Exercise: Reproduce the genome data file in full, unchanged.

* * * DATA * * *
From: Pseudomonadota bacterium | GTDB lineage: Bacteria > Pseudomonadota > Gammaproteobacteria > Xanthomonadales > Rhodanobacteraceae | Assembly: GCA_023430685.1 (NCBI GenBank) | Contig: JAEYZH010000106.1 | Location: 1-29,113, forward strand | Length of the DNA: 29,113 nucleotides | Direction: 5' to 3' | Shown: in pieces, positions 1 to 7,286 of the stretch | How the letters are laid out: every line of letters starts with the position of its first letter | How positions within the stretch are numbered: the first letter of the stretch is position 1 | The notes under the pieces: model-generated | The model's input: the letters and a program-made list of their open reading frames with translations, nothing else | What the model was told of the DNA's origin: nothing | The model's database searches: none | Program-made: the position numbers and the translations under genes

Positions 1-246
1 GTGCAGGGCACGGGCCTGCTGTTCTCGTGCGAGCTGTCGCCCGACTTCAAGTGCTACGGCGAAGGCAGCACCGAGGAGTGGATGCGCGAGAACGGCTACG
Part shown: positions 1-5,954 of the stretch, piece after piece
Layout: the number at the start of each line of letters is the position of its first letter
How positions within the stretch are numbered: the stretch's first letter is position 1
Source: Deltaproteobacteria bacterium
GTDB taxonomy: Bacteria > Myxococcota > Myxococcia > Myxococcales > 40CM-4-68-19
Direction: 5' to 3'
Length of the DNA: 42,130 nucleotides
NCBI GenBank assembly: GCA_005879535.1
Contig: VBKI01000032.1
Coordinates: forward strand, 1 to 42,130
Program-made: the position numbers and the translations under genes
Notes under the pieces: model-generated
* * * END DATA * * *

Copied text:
From: Pseudomonadota bacterium | GTDB lineage: Bacteria > Pseudomonadota > Gammaproteobacteria > Xanthomonadales > Rhodanobacteraceae | Assembly: GCA_023430685.1 (NCBI GenBank) | Contig: JAEYZH010000106.1 | Location: 1-29,113, forward strand | Length of the DNA: 29,113 nucleotides | Direction: 5' to 3' | Shown: in pieces, positions 1 to 7,286 of the stretch | How the letters are laid out: every line of letters starts with the position of its first letter | How positions within the stretch are numbered: the first letter of the stretch is position 1 | The notes under the pieces: model-generated | The model's input: the letters and a program-made list of their open reading frames with translations, nothing else | What the model was told of the DNA's origin: nothing | The model's database searches: none | Program-made: the position numbers and the translations under genes

Positions 1-246
1 GTGCAGGGCACGGGCCTGCTGTTCTCGTGCGAGCTGTCGCCCGACTTCAAGTGCTACGGCGAAGGCAGCACCGAGGAGTGGATGCGCGAGAACGGCTACG
Part shown: positions 1-5,954 of the stretch, piece after piece
Layout: the number at the start of each line of letters is the position of its first letter
How positions within the stretch are numbered: the stretch's first letter is position 1
Source: Deltaproteobacteria bacterium
GTDB taxonomy: Bacteria > Myxococcota > Myxococcia > Myxococcales > 40CM-4-68-19
Direction: 5' to 3'
Length of the DNA: 42,130 nucleotides
NCBI GenBank assembly: GCA_005879535.1
Contig: VBKI01000032.1
Coordinates: forward strand, 1 to 42,130
Program-made: the position numbers and the translations under genes
Notes under the pieces: model-generated